Dr. John Twinem

Written By: nppladmin - May• 10•21
Originally published to Facebook.com/NorthPlattePL on 5/7/2021.

Today’s Facebook History series looks at some of the early hospitals in North Platte, all created by one man, Dr. John Twinem.

Dr. John Twinem was born in Northern Ireland on April 12, 1871. In 1893, Twinem came to America to further his education. He enrolled in Wheaton College in Chicago. Upon graduation, he enrolled in Hahnemann Medical College graduated in 1903. After graduation, Dr. John Twinem moved to North Platte to set up his medical practice. On April 7, 1904, John Twinem married Martha Jane Armstrong in Glidden, Iowa. They had four children together (3 sons and 1 daughter); Linn, Mary Jane, Bill, and John Robert “Bob”. Dr. Twinem’s first office location was 218 W 4th Street. That was originally the James Belton home. Today it is a thrift store.

In 1912 he moved his practice to the second floor of the McDonald State Bank on the corner of 6th and Dewey. By 1914, his medical practice had grown so much that he bought a lot at 1008 West 4th Street; and opened the Nurse Brown Memorial Hospital. He owned the building but also kept his doctor’s office at the bank building. <see photograph of the Nurse Brown Hospital and advertisement>

On January 23, 1917 the North Platte Semi-Weekly Tribune announced that Dr. Twinem had awarded a contract for the erection of a two-story brick building at 108-110 East 5thStreet in the downtown. The second floor would have his offices while the first floor would be leased to the Golden Rule Department Store. The “Twinem building” still stands and “Once More with Style” currently occupies the building. <See photograph and advertising>

That same year he bought the big pink house at 502 West 4th from the widow of Leicester Walker. He converted the house into a hospital. It was a hospital for only one year.

In 1918, the Nurse Brown Memorial Hospital changed the name to the Twinem Hospital.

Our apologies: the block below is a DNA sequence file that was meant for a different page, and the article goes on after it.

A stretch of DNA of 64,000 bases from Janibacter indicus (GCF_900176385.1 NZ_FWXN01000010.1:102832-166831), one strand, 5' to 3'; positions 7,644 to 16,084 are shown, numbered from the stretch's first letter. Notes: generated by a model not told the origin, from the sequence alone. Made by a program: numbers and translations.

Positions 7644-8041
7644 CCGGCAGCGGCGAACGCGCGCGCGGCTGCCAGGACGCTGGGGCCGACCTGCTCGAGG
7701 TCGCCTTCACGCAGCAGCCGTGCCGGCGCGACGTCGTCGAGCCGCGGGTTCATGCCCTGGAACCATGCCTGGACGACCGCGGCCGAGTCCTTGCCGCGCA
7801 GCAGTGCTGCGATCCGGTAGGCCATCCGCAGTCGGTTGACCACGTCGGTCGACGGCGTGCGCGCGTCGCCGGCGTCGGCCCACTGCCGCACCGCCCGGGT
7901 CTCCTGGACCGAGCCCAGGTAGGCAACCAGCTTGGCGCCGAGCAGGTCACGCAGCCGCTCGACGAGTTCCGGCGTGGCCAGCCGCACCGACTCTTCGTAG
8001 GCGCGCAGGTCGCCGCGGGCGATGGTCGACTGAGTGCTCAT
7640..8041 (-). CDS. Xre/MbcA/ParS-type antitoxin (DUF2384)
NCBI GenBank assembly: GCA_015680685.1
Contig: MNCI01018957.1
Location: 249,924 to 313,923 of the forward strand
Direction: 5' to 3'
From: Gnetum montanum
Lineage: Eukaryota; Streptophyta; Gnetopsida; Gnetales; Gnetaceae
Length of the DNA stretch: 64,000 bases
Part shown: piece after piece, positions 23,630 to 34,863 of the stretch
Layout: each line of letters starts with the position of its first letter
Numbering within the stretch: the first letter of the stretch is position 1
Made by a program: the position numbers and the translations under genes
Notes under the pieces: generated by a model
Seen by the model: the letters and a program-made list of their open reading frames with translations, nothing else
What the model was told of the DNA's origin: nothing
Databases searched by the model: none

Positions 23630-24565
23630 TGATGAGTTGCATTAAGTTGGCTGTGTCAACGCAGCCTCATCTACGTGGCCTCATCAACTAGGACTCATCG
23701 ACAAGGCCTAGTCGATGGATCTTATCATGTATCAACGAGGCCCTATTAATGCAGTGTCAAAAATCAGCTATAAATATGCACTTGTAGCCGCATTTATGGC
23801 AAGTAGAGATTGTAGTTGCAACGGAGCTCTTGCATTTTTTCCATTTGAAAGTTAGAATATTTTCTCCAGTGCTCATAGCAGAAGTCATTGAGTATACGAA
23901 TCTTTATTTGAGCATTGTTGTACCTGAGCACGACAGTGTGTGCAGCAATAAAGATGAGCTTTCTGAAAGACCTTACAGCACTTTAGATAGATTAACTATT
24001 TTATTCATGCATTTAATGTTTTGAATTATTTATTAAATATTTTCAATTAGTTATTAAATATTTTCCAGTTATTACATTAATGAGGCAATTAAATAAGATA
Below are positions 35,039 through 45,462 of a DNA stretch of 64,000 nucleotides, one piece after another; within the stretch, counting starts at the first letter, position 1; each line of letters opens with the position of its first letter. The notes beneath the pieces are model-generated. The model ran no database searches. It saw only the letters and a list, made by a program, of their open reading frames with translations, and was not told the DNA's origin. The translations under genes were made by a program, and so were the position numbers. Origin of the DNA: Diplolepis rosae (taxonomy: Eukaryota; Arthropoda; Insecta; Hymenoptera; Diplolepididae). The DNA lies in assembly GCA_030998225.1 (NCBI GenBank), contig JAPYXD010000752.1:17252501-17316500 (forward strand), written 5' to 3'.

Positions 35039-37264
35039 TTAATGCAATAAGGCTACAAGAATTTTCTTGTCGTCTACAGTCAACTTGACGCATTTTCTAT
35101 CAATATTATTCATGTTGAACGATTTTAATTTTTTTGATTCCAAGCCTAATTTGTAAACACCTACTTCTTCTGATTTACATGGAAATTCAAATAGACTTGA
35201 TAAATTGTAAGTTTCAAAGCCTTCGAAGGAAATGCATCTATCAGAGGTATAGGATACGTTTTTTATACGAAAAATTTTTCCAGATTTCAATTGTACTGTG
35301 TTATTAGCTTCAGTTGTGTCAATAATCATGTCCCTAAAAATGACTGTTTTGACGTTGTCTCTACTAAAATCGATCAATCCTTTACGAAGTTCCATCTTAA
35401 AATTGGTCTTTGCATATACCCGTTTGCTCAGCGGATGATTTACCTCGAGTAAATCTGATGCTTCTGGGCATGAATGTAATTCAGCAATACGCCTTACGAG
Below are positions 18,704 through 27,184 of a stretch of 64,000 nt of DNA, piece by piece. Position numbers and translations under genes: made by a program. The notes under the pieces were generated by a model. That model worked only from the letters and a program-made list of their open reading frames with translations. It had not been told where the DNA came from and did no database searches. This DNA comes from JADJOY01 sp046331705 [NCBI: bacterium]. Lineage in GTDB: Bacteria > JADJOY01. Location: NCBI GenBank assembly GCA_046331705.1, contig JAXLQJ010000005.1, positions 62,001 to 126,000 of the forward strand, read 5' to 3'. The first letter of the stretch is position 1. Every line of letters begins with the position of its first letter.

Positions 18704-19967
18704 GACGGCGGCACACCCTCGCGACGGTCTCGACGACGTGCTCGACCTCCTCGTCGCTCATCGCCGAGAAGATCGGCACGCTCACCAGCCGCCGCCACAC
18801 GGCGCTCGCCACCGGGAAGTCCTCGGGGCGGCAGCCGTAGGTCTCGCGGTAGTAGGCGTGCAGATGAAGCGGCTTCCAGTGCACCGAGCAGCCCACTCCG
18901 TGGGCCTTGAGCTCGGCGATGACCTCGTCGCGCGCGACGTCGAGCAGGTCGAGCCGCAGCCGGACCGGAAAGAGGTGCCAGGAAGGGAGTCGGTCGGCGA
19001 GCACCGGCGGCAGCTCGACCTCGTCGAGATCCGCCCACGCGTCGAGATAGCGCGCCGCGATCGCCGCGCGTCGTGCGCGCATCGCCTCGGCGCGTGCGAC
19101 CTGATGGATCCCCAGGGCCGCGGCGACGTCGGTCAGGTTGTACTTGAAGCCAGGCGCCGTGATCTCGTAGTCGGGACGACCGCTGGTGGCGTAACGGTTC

On October 3, 1919 the North Platte Semi-Weekly announced that Dr. Twinem had bought a lot from Dr. Brock in the 700 block of West Fifth Street. He had signed a contract for the erection of a hospital on the lot. The hospital would have enough rooms for eighteen patients at one time. There would also be rooms for offices, matron’s quarters, a kitchen and a sun parlor or lounging room. This hospital opened on April 20, 1920 as The “New Twinem Hospital”. By July 2, 1920, Dr. E.W. Fetter took possession of the new hospital and its name changed to Platte Valley Hospital. At that time Dr. Twinem decided to semi-retire and took a rest from practicing.

The hospital was closed down in 1923 and remained vacant until 1926 when it re-opened as Platte Valley Hospital again. In 1938, Wesleyan University bought the hospital naming it General Hospital. The hospital closed down in 1940 for the last time. All the patients moved to St. Mary’s Hospital. At that time, the building sold and was converted into an apartment house and remains an apartment today. <See photograph and advertising>

From “A History of Lincoln County”:

Politically, the doctor is a republican, and, while his professional duties precludes his takin a very active part in politics, he exhibits a keen and intelligent interest in the public affairs of the locality, for he consistently gives his support to every movement having for its object the advancement of the community along material, civic, or moral lines. Fraternally, he is a member of the Independent Order of Odd Fellows, while he and his family are earnest members of the Methodist Episcopal Church. He is a member of the Douglas County Medical Society and the American Institute of Homeopathy. Doctor Twinem has had a splendid record as a physician and as a citizen, he is numbered among the progressive and enterprising men of the community. Genial and approachable, he has easily made friends and is deservedly popular among those who know him.

Bare, I. L. & McDonald W. H. (1920) An illustrated history of Lincoln County, Nebraska, and her people, a narrative of the past with special emphasis upon the pioneer period of the county’s history, particular attention also given to the social, commercial, educational, religious and civic development of the county from the early days to the present time. American Historical Society.

Dr. Twinem remained in practice in his Twinem building on East Fifth Street until approximately 1943. Dr. John S. Twinem died June 28, 1948. Both John and Martha Twinem are buried in the North Platte Cemetery.

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